The New York Law Journal reported on January 2, 2014 that the Town of Prattsburgh, which, during the relevant time, had almost no laws, codes or requirements on the books governing the installation of wind turbine facilities, was not permitted by the court to retroactively preclude Ecogen Wind from building a wind farm in Steuben County, New York.
In a unanimous Memorandum and Order issued by the Appellate Division, Fourth Department on December 27, 2013, in Ecogen v. Town of Prattsburgh, CA. 12-02307 (4th Dept. December 27, 2013) the court applied traditional contract jurisprudence to prevent the Town of Prattsburgh from voiding the terms of a settlement of prior litigation with Ecogen Wind that permitted the wind farm development to proceed.
The court held that the “parties were bound by the terms of the settlement and the court was bound to enforce it.” In March 2009, Ecogen Wind was advised in writing by the Code Enforcement Officer for the Town of Prattsburgh that there was no legal impediment to building wind turbines within the municipality and that no permits were needed.
….. proposes to construct (about) 34 wind turbine units for the purpose of generating 79.5 megawatts, or less, of electricity in the Town of Prattsburgh, Steuben County and the Town of Italy, Yates County, New York. An overall study area of approximately 24,000 acres was identified within which the individual sites for the turbine units will be selected.
Early on, Ecogen submitted an application to the Steuben County Industrial Development Agency(“SCIDA”) for financial assistance relative to the proposed project.
In its role as lead agency, SCIDA initiated the environmental review process pursuant to the State Environmental Quality Review Act (6 NYCRR Part 617) and performed a coordinated review with other involved or interested agencies. SCIDA issued a Positive Declaration, requiring preparation of an Environmental Impact Statement In accordance with 6 NYCRR Part 617. A Generic Environmental Impact Statement was selected as an appropriate means to assess potential impacts for the project.
Despite there being no applicable zoning law or building code provision, Ecogen Wind still sought formal town approval in an effort to accommodate local concerns about the project. But Ecogen, which had the necessary state permits to proceed, was unable to reach agreement with the town and commenced an Article 78 action. The parties settled the case in late 2009 acknowledging that “no rules, permits or other authorizations from the town are required… to develop, construct and operate the project.”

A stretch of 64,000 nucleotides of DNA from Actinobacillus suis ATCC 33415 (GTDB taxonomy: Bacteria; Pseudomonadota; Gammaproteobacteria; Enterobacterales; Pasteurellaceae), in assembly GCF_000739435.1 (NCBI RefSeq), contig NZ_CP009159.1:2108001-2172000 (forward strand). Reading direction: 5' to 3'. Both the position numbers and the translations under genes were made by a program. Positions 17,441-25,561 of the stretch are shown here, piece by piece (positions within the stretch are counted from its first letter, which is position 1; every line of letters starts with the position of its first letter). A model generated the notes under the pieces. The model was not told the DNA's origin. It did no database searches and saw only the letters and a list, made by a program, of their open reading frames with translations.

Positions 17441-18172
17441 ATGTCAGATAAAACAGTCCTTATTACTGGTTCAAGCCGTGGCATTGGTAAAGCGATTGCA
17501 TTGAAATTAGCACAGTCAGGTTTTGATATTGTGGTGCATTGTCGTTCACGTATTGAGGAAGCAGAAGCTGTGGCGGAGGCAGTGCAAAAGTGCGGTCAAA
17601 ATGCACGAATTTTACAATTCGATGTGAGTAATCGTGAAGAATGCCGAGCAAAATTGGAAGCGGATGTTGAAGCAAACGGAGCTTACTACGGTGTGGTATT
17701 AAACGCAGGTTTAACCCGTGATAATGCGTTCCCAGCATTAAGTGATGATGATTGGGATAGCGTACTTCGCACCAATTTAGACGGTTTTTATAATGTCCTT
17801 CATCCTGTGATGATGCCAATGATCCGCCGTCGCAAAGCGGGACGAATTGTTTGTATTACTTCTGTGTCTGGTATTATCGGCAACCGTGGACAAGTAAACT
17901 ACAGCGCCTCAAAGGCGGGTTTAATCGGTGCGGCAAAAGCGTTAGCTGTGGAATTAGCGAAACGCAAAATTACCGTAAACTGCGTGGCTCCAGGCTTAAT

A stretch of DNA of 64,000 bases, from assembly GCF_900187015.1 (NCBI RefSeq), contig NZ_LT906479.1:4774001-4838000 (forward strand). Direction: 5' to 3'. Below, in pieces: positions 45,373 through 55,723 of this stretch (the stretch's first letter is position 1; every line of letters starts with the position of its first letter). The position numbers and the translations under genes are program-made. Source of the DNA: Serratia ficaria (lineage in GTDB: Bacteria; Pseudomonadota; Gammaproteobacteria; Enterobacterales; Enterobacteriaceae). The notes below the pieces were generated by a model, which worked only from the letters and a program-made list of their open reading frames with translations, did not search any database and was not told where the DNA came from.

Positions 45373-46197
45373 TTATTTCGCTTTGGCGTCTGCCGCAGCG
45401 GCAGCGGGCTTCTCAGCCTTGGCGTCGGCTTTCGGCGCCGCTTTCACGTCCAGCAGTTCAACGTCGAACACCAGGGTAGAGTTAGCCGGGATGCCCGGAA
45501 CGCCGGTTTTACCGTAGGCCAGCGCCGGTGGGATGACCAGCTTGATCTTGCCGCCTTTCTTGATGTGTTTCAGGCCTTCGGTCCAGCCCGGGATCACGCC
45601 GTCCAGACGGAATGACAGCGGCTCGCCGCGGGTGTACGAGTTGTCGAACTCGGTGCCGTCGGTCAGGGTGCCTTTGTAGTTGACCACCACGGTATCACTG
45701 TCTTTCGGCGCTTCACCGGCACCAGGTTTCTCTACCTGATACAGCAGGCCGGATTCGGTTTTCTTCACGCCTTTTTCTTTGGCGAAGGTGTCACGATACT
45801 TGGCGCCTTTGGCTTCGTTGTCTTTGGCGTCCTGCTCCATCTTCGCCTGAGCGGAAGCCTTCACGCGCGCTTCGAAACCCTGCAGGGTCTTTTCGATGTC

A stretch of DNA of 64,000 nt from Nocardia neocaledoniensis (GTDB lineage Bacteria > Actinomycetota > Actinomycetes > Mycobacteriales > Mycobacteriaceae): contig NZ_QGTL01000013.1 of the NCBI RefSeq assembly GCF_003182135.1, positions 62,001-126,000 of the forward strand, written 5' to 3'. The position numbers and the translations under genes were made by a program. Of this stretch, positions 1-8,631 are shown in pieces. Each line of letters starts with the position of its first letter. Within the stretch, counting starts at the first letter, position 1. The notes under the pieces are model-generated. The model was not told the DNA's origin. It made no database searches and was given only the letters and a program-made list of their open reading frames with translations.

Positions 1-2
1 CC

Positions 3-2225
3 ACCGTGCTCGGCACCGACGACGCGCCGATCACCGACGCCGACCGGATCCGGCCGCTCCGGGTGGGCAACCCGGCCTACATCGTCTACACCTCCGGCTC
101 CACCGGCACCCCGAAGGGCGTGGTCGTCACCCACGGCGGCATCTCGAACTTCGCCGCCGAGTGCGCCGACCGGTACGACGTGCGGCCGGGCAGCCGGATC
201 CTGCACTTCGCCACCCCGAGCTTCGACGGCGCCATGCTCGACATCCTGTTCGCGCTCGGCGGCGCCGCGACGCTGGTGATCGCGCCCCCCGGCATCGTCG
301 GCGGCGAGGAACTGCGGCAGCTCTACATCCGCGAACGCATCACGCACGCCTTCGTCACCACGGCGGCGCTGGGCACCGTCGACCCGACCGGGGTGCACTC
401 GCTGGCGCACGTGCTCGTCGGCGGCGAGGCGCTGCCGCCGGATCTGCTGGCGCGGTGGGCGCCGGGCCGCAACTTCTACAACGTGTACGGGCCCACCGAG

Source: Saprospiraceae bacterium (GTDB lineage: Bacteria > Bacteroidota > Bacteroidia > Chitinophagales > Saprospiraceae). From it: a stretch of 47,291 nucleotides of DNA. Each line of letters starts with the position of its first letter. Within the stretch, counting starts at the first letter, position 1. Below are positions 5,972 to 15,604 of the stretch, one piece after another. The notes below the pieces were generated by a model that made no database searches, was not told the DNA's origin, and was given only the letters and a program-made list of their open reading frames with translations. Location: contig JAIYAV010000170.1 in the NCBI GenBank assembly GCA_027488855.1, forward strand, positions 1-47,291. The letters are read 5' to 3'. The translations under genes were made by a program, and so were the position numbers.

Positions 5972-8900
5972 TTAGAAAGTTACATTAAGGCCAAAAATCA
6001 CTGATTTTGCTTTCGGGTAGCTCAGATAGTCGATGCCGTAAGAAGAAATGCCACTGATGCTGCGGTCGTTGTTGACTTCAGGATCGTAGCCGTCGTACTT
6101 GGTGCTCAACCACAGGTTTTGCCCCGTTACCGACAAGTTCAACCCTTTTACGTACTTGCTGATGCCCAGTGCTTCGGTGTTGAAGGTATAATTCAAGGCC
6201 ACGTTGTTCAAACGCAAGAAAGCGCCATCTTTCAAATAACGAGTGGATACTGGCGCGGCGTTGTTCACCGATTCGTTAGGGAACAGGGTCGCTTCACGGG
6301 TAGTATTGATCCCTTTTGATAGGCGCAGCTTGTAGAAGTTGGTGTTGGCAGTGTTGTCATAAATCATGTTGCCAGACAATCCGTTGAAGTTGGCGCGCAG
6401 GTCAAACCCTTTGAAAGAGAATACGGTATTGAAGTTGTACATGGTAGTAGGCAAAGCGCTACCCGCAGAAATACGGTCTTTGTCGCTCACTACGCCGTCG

Shortly thereafter, a new town board came into office that was unhappy with the deal struck by its predecessors. The new board repudiated the agreement, rescinded the settlement and imposed a moratorium on windfarming. As reflected by the Appellate Division’s decision, a municipality cannot have second thoughts and renege on the agreement once a settlement is reached.
Although it is difficult to gauge the intensity of the debate over the project without living in upstate New York and participating first hand, it may be inferred from a review of the website of Advocates for Prattsburgh that tensions were high among townspeople when the new town board came into office and sought to rescind the deal.
In its Mission Statement, Advocates for Prattsburgh makes an impassioned plea to support the opposition effort:
Located in northern Steuben County and nestled between Keuka and Canandaigua Lakes, Prattsburgh, NY is an idyllic township of hills, woods and farms. Advocates for Prattsburgh is a not-for-profit, volunteer organization run and financially supported by and offering a voice to resident and non-resident Prattsburgh landowners, as well as concerned citizens in the surrounding towns. Two wind farm companies – Ecogen and UPC – plan to construct nearly one hundred, 400′ high wind turbines in Prattsburgh, interspersed between the homes and properties of non-participating landowners. The noise, negative health effects, ice throws and overwhelming visual dominance of these huge industrial machines pose a severe threat to our town, the value of our property, our personal safety, and our freedom to live our lives in peace and quiet. Recent action by the Prattsburgh Town Board to use eminent domain to condemn the land of property owners who refused to grant easements to UPC for the Windfarm Prattsburgh Project should be a wake-up call for what is planned for our future and our freedoms.
Our position is not against wind power, but against the inappropriate siting of these industrial wind turbines. These massive, 400′ high factories should be placed in an industrial park, in which all the property within its boundaries is contiguous and is either owned by, leased to, or easements voluntarily granted to the wind power companies. The siting of these turbines within this industrial park should also be set back from the properties lines of non-participating landowners sufficient to protect the personal health and safety of property owners, the value of their homes, and their desire not to be dominated by noise-making adjacent factories as tall as the pyramids of Egypt.
Public concerns over these potential environmental impacts, both real and imagined, represent the biggest challenge the wind industry faces in siting these projects. A map of the project (as depicted by the Advocates for Prattsburgh) is attached.
Filed Under: News, Policy